Performing multiple remote data loads by the client will result in multiple instances of the server on the server machine, and once the client disconnects, either by closing Tecplot 360 or by creating a new layout, any server connected to that client terminates.

The SZL Server installation is included with Tecplot 360 software, and as a separate install script on the SZL Server page of our website. SZL Server itself does not require a license, but access to it from Tecplot 360 requires a TecPLUS service subscription. Please email Tecplot Support if you have any questions, and thank you for watching.

Try Tecplot 360 for free



► Tecplot 360 2017 Release 2 Improves Power, Performance and Usability
  26 Apr, 2017

New release has an enhanced Fluent loader, expanded PyTecplot APIs, improved SZL Server performance and integrated Q-Criterion calculation.

BELLEVUE, Wash. (April 26, 2017) – Tecplot, Inc., developer of the leading visual data analysis software for engineers and scientists, today announced the general availability of Tecplot 360 2017 Release 2.

Tecplot is committed to improving the power, performance, usability and reliability of its industry-leading flagship data visualization product. Many improvements in Tecplot 360 2017 Release 2 add up to major benefits for Tecplot customers.

Try Tecplot 360 for freeHighlights of this release include:

Enhanced Fluent Loader

  • Significantly improved performance and reduced memory requirements for data with shared grids (typically time-dependent solutions).
  • Fluent Additional Quantities can now be loaded.
  • Variables in symmetry zones can now be loaded.
  • Fluent variable name map updated to give more variables meaningful names.
  • Increased responsiveness and progress feedback while reading Fluent data.

In our test using a transient solution with 30 time steps of about 1 million data points each, time to first image fell from just over 74 seconds to under 4 seconds (a reduction of 95%), and memory use was cut by 93% (both compared to Tecplot 360 2017 R1).

Expanded PyTecplot APIs

PyTecplot, Tecplot’s Python API, has expanded to cover Interpolate, 2D and 3D vectors, Streamlines, View adjustments, Contour and line legends, 3D orientation axis, Auxiliary data, Node map, face map, and face neighbor information, Solution time for transient data and Slice extraction.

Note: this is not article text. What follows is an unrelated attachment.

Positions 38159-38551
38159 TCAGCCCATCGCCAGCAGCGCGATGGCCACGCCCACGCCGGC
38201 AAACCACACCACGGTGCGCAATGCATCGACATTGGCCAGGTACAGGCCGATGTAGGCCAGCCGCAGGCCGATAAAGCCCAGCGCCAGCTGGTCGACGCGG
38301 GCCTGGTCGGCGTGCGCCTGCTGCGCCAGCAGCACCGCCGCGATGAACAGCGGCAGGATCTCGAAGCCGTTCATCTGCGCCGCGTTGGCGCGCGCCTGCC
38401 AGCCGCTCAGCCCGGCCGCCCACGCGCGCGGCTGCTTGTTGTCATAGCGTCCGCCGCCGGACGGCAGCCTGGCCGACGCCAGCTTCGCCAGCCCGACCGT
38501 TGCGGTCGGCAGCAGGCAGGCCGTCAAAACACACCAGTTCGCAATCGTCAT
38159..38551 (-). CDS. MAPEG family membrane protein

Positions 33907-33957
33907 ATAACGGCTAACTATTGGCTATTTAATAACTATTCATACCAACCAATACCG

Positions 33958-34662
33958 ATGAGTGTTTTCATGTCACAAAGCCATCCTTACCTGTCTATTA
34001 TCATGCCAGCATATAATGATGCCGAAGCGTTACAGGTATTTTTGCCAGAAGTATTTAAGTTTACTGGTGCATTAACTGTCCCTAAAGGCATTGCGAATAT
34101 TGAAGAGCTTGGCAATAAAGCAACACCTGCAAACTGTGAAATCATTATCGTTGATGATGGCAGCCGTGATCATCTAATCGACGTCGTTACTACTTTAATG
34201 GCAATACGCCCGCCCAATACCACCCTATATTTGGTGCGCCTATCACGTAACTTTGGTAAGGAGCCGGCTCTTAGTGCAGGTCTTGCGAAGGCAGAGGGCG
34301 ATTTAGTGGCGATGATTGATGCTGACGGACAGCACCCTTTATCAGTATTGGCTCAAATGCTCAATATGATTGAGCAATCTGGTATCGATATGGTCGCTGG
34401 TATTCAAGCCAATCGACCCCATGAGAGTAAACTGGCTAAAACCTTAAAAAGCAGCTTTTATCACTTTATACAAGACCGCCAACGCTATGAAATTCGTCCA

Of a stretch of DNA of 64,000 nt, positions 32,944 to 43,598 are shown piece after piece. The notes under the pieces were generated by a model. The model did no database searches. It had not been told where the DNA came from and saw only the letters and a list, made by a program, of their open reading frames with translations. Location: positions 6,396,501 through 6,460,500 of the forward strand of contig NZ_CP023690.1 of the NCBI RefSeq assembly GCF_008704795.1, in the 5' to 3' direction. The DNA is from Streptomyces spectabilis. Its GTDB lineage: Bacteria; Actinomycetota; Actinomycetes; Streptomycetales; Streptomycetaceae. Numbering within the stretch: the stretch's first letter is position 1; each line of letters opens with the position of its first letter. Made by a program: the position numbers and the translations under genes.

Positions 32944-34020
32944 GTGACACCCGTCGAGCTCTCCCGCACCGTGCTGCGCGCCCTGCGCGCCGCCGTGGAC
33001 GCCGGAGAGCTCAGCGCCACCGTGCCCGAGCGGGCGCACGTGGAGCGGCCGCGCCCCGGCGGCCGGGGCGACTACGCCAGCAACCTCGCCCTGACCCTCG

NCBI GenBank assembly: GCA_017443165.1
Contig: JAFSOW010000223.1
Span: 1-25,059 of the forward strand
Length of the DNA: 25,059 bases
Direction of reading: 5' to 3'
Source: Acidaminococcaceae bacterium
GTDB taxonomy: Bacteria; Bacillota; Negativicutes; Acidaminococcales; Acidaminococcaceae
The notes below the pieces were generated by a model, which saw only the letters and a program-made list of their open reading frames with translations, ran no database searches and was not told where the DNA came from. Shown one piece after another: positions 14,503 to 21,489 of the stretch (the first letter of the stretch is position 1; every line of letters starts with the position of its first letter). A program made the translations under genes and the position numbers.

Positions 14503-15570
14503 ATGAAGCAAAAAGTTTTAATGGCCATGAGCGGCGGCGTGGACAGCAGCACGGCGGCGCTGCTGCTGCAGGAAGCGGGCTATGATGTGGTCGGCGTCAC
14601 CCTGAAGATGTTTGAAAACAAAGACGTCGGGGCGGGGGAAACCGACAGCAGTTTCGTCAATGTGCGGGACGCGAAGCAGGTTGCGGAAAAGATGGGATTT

Improved SZL Server Performance

SZL Server, Tecplot’s client-server module, supports two-factor authentication and password authentication for SSH connections. Performance for data sets with a large number of zones has also been improved. In our test involving a 681-million-cell simulation with 81 time steps accessed from Tecplot SZL Server over a SSH-tunneled connection, the time needed to open the file and display all time steps in sequence was cut in half, from 1,737 seconds to 834 (compared to Tecplot 360 2017 R1).

Integrated Q-Criterion Calculation

Q-Criterion, a method for vortex identification, is now built into Tecplot 360’s CFD Analyzer. This integration makes the calculations faster, more memory efficient and easier to use. In our test using a Plot3D data set with 5,800 zones and 263 million cells, calculating Q-Criterion using Calculate Variables was more than 6 times (84%) faster than a macro we provide for the calculation (from nearly 47 minutes to 7 minutes and 20 seconds). Using a SZL file format further reduced the time required by 22%.

TecIO Writes Individual Zones in Excess of 2 Billion Nodes

The TecIO library is provided to allow third-party applications to read and write Tecplot file format. The library now includes an easier-to-use API for writing SZL files. The new release of TecIO supports 64-bit indexing which allows individual zones to exceed two billion nodes! The new API is also more flexible in the order in which it accepts data, which can help lower the amount of memory needed to write files.

“If you still think that Tecplot can’t handle big data, take a look at the new TecIO API” said Scott Fowler, Tecplot Product Manager, “TecIO now supports 64-bit indexing, which allows the writing of individual zones in excess of 2 Billion (yes, with a ‘B’) nodes!”

Chorus has Improved Ability to Investigate Trends